A bibliometric analysis of Web of Science published literature on adverse drug effects

Article type
Diaz-Barrera ME1, Pacheco-Mendoza J2
1Universidad Nacional de Trujillo
2Unidad de Investigación en Bibliometría, Universidad San Ignacio de Loyola
Background: Adverse effects (AE) during hospital admissions affect nearly one out of 10 patients, 15.1% of these effects are drug-related, whereas 7.4% effects were lethal, all of which have a median percentage of preventability of 43.5%. Regarding scientific production (SP) in this AE field, it represents 10.8% of all drug-related literature, and despite the growth of this area in the last 20 years, the bibliometric analyses developed to describe this production have not analyze the data from the organization types that perform these documents or the funding agencies.

Aims: Perform a bibliometric analysis of Web of Science (WoS) published literature on drugs AE.

Methods: We searched the WoS – Core Collection database the terms “adverse effects” and its synonyms or variants, using thesaurus from PubMed, Embase, and related articles that allow us to focus on AEs caused by drugs. Then, we refine the results according to document type (Articles, Meetings Abstracts, Reviews, Letters, and Proceeding Papers) and year of publication: from 1981 to 2019. These metadata were processed using InCites (Clarivate Analytics). The SP was analyzed in general (by trends and journals), according InCites classification for organization type and funding agencies.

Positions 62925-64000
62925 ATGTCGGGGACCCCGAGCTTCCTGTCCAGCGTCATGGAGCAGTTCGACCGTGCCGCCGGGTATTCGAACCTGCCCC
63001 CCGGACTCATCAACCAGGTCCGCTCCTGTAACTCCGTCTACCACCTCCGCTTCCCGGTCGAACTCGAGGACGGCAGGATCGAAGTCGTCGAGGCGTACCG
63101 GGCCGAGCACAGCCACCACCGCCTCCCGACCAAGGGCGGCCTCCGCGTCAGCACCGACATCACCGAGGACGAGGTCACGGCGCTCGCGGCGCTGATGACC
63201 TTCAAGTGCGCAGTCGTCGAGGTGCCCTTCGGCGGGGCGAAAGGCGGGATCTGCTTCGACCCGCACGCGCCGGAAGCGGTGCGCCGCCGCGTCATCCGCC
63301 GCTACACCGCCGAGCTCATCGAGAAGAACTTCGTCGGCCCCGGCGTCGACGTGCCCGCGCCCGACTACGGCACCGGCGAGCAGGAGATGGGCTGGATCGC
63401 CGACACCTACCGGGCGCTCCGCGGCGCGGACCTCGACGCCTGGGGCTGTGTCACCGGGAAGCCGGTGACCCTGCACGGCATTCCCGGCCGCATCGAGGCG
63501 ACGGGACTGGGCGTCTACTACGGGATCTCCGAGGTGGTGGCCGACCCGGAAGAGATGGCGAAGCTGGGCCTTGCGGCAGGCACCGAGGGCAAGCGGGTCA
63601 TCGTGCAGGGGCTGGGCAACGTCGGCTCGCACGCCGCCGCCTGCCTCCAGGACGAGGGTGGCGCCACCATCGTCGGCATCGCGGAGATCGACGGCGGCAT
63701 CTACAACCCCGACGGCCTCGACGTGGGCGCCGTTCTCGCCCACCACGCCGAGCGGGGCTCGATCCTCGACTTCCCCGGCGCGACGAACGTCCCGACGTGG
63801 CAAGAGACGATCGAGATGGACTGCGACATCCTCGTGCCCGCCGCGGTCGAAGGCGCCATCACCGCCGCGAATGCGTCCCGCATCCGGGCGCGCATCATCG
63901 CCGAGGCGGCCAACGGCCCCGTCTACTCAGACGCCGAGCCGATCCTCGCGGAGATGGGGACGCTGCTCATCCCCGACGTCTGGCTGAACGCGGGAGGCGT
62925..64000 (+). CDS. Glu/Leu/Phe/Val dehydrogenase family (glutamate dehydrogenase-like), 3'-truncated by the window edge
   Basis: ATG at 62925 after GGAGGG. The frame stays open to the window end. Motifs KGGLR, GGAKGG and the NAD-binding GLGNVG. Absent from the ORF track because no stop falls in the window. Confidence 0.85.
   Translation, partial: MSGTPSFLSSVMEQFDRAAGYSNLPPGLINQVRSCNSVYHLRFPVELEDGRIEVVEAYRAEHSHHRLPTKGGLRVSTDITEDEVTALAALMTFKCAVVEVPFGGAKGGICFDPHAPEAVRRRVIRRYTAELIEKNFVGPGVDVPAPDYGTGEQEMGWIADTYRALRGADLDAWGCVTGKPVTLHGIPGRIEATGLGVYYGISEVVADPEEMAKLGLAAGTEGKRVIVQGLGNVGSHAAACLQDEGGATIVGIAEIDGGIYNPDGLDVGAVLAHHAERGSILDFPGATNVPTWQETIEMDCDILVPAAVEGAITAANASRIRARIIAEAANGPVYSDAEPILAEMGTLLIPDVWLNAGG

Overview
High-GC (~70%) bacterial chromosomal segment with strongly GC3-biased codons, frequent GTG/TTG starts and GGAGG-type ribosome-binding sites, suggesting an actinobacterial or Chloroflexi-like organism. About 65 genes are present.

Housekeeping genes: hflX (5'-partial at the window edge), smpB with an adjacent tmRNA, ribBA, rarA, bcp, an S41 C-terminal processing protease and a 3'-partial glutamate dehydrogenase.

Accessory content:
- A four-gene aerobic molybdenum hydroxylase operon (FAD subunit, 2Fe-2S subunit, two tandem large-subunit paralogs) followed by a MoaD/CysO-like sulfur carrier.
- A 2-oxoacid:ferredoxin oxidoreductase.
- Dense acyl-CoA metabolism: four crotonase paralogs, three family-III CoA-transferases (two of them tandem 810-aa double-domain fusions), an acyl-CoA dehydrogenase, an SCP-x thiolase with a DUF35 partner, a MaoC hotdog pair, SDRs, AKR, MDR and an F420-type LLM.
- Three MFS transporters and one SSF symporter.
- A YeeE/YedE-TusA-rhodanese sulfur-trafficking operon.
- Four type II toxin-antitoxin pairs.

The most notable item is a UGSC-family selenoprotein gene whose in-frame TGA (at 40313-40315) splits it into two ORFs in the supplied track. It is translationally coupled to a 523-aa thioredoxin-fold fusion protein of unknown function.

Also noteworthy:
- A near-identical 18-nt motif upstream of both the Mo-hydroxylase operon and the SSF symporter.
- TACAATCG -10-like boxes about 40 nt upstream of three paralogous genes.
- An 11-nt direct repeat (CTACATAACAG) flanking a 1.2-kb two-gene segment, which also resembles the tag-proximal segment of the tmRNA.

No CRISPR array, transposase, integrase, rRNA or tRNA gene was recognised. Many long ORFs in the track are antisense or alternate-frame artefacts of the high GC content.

Results: We found 34818 documents with the Emerging Sources Citation Index (ESCI) according to our search strategy. The SP in the past 10 years was 22657 (65% of whole production found) and it is presented in Fig.1, showing that 2019 has the highest production (2753). The higher production according to journals is presented in Fig2. which shows Drug Safety (1607) leading the top ten. Regarding scientific production according to organization type (see Table.1), academics have a higher presence (63.15%) in all analyzed documents. Regarding funding agencies (see Fig.3), only 11113 (31.91%) declare its funding source.

Discussion: Our results present a deep analysis of the SP of this area regarding the reports of previous reports. The SP in this area has been increasing over the years until now. Two specialized journals in pharmacovigilance and post-marketing surveillance focus on 13.16% of the total production (see fig.2). The role of academic organizations in this research field is superior to other organization’s type. Funding’s reports in our data are very low (31.91%) and do not match with previous works that globally assess the Science-Citation Index-Expanded (SCIE), which has 52% of this section filled regarding ESCI that barely filled 20% of this section. Our results could suggest bad practices in scientific integrity for do not declare funding sources. Despite this observation, the organization type that has reported the major number of funding papers is a government institution and near this in the top ten, we found 3 corporations (Pfizer, GlaxoSmithKline, and Novartis), which according InCites have fund 308, 221, and 173 investigations and take part as author in 41(13%), 37(17%), and 5(3%), respectively.